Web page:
Another way is to prioritize chat requests over email, social media and forum requests. Just like a phone call, chat requests should be answered as quickly as possible – not ignored. The more chat requests you ignore, the more customers’ you frustrate. And that will only lead to higher customer churn rates.
2. Reduce chat time by using pre-written templates
People hate waiting.
In fact, a long wait time is cited as one of the main reasons why a customer stops doing business with a company!
The average chat wait time, which is calculated by how long it takes for a chat agent to respond once a chat has been initiated, is 2 minutes and 40 seconds. While several chats agents were able to respond within 30 seconds (delivering a positive customer experience), the longest wait time recorded was 9 minutes.
That’s a long time to keep your customers’ waiting!
Companies that were able to respond quickly often used pre-written templates as soon as a chat was initiated. For example, instead of searching for an answer to a question immediately, several chats began with a variation of the following:
- Hi, How can I can help you?
- We’ll be with you shortly.
- Welcome to [company name] chat. How can I help you today?
Using a welcome template gives an agent the opportunity to switch over from answering an email or social media request to handle the chat – making it a priority.
A pre-written template reduces the wait time, but you can also use templates to reduce average chat handle time, which is almost 7 minutes. For example, you can create templates for the most common questions in order to respond quickly. And where possible, include links to more detailed information on your website, such as FAQ’s and knowledge bases, rather than having to manually type out a response.
3. Get personal with your customers
According to a study by Ovum and Oponium Research, 52% of consumers say they view companies more favorably when customer service is more personalized to them and their interests.
This is why it is surprising to find that 23% of companies do not ask for contact information upfront before a chat begins.
No contact information means that a chat agent does not know who he is communicating with. Asking for a name or email address upfront allows your agent to collect valuable information from your CRM system that can be used to provide a more personalized service experience.
Instead of asking the user to wait while the agent retrieves his customer profile, he has the information already at hand. This leads to a shorter chat handling time and a faster response, which is considered the most important element to creating the ideal customer experience, according to a study by Economist Intelligence Unit.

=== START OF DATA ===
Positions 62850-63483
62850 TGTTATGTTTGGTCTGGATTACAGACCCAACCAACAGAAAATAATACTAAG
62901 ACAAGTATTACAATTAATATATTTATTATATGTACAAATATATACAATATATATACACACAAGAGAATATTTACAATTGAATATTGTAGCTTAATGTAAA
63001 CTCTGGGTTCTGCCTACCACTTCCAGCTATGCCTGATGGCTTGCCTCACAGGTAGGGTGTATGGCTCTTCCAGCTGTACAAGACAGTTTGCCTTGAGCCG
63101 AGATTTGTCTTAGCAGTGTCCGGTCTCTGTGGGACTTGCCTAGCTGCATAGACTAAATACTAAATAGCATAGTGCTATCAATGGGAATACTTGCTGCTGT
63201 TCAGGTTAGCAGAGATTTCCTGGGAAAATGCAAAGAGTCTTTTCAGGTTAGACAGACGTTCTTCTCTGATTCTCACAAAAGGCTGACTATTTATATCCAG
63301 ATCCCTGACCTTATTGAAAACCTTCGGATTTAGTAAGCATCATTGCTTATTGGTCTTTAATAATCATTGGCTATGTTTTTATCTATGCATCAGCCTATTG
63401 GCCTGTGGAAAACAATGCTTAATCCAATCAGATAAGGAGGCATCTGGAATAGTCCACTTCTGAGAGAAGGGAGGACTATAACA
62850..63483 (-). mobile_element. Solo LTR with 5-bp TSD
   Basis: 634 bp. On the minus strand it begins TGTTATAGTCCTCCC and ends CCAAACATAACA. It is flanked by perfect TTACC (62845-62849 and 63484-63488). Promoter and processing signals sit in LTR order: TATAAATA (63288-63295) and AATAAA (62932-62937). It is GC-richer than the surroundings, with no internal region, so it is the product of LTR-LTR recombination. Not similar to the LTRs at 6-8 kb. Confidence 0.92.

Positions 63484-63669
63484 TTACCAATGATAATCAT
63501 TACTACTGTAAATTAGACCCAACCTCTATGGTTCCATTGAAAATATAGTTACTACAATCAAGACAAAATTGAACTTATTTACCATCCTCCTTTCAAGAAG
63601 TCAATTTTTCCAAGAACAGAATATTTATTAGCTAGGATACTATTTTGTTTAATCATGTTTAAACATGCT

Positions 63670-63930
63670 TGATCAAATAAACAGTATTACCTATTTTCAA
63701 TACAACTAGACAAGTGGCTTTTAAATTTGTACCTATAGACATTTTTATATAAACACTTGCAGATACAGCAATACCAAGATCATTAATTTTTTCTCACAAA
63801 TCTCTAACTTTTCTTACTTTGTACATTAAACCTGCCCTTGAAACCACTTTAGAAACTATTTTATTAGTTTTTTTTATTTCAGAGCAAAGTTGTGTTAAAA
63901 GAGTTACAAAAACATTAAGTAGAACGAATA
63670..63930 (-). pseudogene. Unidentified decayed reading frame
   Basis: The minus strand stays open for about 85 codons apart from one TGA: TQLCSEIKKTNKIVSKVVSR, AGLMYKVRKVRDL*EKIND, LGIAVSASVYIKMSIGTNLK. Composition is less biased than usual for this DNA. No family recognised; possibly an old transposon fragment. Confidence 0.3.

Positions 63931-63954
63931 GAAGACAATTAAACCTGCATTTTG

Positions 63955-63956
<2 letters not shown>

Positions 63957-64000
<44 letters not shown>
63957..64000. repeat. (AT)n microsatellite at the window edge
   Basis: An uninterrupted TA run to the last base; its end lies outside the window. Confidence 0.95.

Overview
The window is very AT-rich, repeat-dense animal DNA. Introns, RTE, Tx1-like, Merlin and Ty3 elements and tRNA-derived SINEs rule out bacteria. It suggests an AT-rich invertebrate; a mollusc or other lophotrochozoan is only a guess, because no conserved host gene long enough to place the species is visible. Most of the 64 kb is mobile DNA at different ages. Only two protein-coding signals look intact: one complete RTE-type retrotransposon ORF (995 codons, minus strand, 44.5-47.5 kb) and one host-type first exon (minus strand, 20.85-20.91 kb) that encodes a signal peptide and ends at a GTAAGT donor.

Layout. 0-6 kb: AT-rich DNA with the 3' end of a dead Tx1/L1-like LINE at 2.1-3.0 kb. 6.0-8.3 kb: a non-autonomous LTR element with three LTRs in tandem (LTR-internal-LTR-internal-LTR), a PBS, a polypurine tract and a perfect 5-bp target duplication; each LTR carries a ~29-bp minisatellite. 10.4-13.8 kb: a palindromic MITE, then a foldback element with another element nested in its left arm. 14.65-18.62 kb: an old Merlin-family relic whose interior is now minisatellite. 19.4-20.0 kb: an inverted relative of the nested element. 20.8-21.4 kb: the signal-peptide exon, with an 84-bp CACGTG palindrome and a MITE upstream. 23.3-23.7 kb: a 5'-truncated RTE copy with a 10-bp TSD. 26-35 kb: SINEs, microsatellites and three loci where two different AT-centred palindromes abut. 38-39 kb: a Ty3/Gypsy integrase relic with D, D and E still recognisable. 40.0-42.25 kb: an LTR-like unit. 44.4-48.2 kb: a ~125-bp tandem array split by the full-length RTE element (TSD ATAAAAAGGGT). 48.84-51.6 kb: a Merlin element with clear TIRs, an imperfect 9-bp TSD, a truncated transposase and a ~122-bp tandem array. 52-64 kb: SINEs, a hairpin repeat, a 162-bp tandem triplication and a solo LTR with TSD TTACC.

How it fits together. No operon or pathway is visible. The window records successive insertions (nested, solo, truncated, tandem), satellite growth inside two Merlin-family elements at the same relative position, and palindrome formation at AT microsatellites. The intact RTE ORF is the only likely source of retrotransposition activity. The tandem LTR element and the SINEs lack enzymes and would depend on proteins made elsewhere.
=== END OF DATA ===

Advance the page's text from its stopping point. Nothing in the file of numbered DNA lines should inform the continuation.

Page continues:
4. Create a long-lasting positive experience
When a chat ends, instead of seeing it as a “completed task”, use it as a way to create a long-lasting impression with your customers. This can be done in the form of sending a copy of the chat conversation to the customer by email.
This is known as the chat transcript. Having a copy of the chat in their email inbox allows the customer to revisit the conversation at any time. Unfortunately, transcripts were rarely offered.
More than half (55%) of all chats requests did not offer the option to provide a transcript of the conversation.
Of course, it’s easy to blame the software here. If it doesn’t allow you send a copy of the conversation, they it’s not your fault, right?
Agents can easily make a copy of the conversation and send it in a follow up email to the customer. Out of all 1,000 companies, only one company took the initiative to do this. It’s this kind of service (a WOW factor) that creates happy and long lasting customers!
Post-chat is also a great time for ask for customer feedback. Forty five percent of companies failed to ask for feedback once the chat had ended. Was the chat helpful? Were customers happy with their experience? If you don’t ask them, you will never know.
Customers appreciate being asked for feedback, but the real benefit in having access to this kind of data helps you identify problem areas, fix them and improve.
Live chat support only works if there’s someone behind the software to respond to customers.
Before investing in live chat, you need to allocate resources to handle the requests. Otherwise, you end up with an empty customer service channel. Once your agents are available, you then need to prioritize all incoming requests and respond quickly using templates.
Each time a chat ends, you have the opportunity to WOW your customers with a post-chat experience. This can be in the form of providing an email copy of the conversation for future use, or by following up with the customer and asking for feedback – helping improve not only the chat experience, but the overall customer experience.
What is your experience in using live chat software?
And are you surprised with the results from this live chat support study?
Let me know by leaving a quick comment below.